Woodward Gallery Project Space presents:
Woodward Gallery is proud to feature Australian Artist BRAD ROBSON at the following locations this Summer Season: The Pool Room Mezzanine of the historic Four Seasons Restaurant at 99 East 52nd Street with large scale urban-scene canvases; with a 15 foot new mural on the Woodward Gallery Project Space at 132A Eldridge Street; and with food paintings at Gourmet Garage, SoHo Windows 24/7 located at 489 Broome Street, NYC.
BRAD ROBSON was born and currently lives and works in Sydney, Australia. Robson started on a graphic designer trek at the age of 19 years. He is a self taught fine artist who developed his technique as he completed studies in Graphic Design and Advertising. Robson became a teacher on Album Sleeve Designs for a college in Sydney while continuously pursing his painting career.
The city, as a representation of vitality and space, galvanized his inspiration to paint with colorful abstracted forms. In 2011, Robson completed a residency in Illustration and Visual Storytelling at the famed School of Visual Arts in NYC. In 2013, Robson had his premiere solo exhibition at the Berlin Collective in Manhattan. Since then, he caught the eye of Director John Woodward and is featured in three simultaneous New York City solo exhibitions.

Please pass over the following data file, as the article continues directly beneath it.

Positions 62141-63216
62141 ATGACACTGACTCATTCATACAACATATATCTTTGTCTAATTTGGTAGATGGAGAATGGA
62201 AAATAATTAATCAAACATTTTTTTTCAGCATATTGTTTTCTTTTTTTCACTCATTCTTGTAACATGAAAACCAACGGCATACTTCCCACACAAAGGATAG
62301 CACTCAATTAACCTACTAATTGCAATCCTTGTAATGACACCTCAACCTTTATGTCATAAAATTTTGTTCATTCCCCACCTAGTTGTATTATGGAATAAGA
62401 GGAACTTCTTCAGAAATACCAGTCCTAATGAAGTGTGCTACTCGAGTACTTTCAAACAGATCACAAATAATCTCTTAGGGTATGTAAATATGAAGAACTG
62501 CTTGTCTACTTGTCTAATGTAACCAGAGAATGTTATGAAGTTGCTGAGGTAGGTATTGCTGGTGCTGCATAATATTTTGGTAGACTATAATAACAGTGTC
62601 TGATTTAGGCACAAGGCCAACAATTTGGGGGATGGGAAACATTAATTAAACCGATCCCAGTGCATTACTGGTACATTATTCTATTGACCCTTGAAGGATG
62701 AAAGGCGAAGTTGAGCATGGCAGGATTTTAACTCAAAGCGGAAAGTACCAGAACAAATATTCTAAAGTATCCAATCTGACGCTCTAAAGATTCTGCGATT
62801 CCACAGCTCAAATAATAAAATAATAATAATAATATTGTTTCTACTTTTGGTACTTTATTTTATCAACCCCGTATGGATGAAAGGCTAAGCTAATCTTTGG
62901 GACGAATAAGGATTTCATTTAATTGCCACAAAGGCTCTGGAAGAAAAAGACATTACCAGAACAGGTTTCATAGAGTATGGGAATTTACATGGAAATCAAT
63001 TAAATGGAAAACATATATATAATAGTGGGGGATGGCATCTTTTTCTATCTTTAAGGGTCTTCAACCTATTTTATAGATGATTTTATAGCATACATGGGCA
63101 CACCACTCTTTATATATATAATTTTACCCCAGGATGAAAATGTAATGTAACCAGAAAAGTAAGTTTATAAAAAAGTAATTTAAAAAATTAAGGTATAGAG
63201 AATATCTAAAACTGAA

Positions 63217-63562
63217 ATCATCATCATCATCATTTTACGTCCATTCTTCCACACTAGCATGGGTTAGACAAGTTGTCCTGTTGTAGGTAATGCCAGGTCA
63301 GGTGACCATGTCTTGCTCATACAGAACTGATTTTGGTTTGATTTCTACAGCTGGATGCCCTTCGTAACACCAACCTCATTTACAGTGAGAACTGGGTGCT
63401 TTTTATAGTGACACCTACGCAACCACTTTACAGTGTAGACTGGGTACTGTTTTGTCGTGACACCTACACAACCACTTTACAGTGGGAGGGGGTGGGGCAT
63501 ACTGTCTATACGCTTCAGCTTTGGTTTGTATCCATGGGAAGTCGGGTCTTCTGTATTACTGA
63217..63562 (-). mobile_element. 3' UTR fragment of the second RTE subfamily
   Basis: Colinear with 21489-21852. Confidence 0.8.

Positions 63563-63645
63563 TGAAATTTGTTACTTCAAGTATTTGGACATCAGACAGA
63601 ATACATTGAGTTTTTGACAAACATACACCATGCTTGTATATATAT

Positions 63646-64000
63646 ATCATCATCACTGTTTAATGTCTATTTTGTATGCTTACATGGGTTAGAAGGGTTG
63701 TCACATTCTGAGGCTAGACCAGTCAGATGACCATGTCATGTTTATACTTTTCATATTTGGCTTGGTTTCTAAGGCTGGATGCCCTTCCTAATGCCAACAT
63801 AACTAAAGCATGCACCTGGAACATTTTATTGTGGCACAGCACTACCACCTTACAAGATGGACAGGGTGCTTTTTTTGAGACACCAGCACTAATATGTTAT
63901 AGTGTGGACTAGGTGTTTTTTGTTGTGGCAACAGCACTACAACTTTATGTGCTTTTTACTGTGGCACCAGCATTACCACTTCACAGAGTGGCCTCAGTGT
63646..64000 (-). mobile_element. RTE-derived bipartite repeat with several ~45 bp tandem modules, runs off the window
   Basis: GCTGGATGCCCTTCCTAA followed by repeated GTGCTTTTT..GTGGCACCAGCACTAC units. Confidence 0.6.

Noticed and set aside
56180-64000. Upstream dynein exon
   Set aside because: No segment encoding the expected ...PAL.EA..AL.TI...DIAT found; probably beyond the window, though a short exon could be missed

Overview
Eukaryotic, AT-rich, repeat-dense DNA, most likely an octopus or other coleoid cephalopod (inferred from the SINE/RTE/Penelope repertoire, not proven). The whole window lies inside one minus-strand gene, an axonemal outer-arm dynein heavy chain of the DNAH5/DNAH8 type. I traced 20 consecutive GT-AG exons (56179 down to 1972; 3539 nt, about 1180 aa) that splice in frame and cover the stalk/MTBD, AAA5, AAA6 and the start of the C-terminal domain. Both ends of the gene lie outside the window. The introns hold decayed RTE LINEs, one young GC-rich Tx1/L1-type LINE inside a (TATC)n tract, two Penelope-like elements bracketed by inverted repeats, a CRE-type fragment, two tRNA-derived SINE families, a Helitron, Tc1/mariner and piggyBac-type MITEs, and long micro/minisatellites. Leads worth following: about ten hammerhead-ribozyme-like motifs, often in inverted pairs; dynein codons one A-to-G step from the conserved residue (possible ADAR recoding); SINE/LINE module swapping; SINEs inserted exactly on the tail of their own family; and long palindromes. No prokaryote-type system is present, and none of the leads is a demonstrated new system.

One of the Four Season’s most iconic pieces of exhibited artwork was by Pablo Picasso, the Spanish artist famous for founding the Cubist movement. The piece in question was a stage curtain painted by Picasso for a production of “Le Tricorne” by the Ballets Russes in 1919. The curtain was displayed in the Four Seasons since it opened in 1959, until it was moved to the New York Historical Society in 2014.
Andy Warhol’s art, which came to be knows as pop art, walks the borders between artwork, commercialization, celebrities, and pop culture. His work incorporated painting, printmaking, silk screening, drawing, photography, and sculpture. Some of his most famous pieces featured Marilyn Monroe, cans of Campbell’s Soup, or Elvis Presley as their subjects. He was highly influential in making everyday topics valid subjects for works of art.
Mark Rothko is one of America’s most famous modern artists. He is famous for his abstract pieces of “multiforms,” large symmetrical rectangles of complementary colors. In 1958, the Four Seasons gave Rothko a commission for a set of large murals to decorate the restaurant, which was just being constructed. It was the largest commission in the modern art world at the time. However, Rothko became dissatisfied with the commission after completing the paintings and kept them from the restaurant. They have since been distributed to modern art museums in the United States, United Kingdom, and Japan.
Jackson Pollock is another highly influential American artist who is well-known for his abstract drip paintings. Pollock characteristically painted onto canvases upon the ground, using brushes, sticks, and other tools to drip paint in all directions. Pollock has been extremely influential, not only in visual art, but in literature and music. While Mark Rothko was working on his commissioned murals, the Four Seasons rented Blue Poles, one of Pollock’s most famous works, for display.